Xi Cui received her Master’s from the University of Florida at a time when jobs were scarce. It was 2010, and the country was still struggling from the recession. Cui, who’d come from China to study urban planning, couldn’t find a Florida-based company that could afford to sponsor her work visa. Then she learned about a planning and zoning job with the city government of a small town called Haines Borough. “It perfectly matched my skill set,” says Cui. But there was a catch. The job was in Alaska: more than 3000 miles away in the opposite climate zone.
It wasn’t long, however, before Cui was on a plane across the country to America’s northernmost state. The Haines Borough Planning and Zoning Department had been so impressed with Cui during her interview process, that they had offered her the job prior to ever having met her in person. They also agreed to pay the $10,000 necessary to secure her work visa. “It was a miracle,” she says.
And her supervisors have not been disappointed. “Even now, they say, ‘The value and revenue you bring this community is way more than the money we spent on your visa.’”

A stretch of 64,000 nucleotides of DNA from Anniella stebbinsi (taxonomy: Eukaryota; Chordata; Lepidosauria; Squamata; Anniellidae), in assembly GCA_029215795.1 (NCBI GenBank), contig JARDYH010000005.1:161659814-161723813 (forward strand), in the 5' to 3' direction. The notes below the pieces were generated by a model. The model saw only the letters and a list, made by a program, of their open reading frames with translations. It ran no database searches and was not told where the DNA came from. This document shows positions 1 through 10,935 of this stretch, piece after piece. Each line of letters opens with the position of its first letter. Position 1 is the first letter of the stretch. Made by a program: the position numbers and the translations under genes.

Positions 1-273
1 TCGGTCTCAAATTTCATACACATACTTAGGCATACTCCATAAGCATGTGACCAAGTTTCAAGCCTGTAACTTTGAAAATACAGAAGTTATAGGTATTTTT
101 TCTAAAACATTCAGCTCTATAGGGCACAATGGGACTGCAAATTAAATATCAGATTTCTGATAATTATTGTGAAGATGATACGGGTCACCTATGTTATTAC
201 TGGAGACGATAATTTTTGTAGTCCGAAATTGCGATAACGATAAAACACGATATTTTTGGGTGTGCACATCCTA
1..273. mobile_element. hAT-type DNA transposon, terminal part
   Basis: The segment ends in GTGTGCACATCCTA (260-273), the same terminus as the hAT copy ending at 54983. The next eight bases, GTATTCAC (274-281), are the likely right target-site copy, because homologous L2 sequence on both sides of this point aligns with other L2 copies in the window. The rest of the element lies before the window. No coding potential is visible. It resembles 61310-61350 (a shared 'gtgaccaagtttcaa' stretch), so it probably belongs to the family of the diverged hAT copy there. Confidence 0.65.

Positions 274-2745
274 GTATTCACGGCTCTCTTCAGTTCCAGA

Cui’s job is extensive. As the only planner on staff, her job is immense. She’s responsible for economic development, land use, and capital budgeting. She serves as an intermediary between business owners and the city assembly. And she works with developers and business owners on budgets and design. In the last four years, she has helped bring 20 new businesses to Haines, including a new hotel and a brewing company. Cui insists that she has accomplished all of this as part of a team effort; but without her, none of this development could have taken place. The previous staff member to hold her job had no educational background in urban planning.
After training, the first thing I did was register to vote.
Cui contributes to her community in other ways. Within a year, she’d fallen in love with Alaska and wanted to fast-track her green card application—which she was told could take up to 10 years to process—so she enlisted in the U.S. Army Reserves, where she serves as a construction engineer.
“I like the spirit of the Army,” she says. “We all work as a team to accomplish missions on time. I’m trained to be physically and mentally tough.” After basic training, Cui met an Army major who was so impressed by her education, that he put her on a fast track to officer status. But best of all, Cui finally became a U.S. citizen. “After training, the first thing I did was register to vote,” she says. “I was so excited.”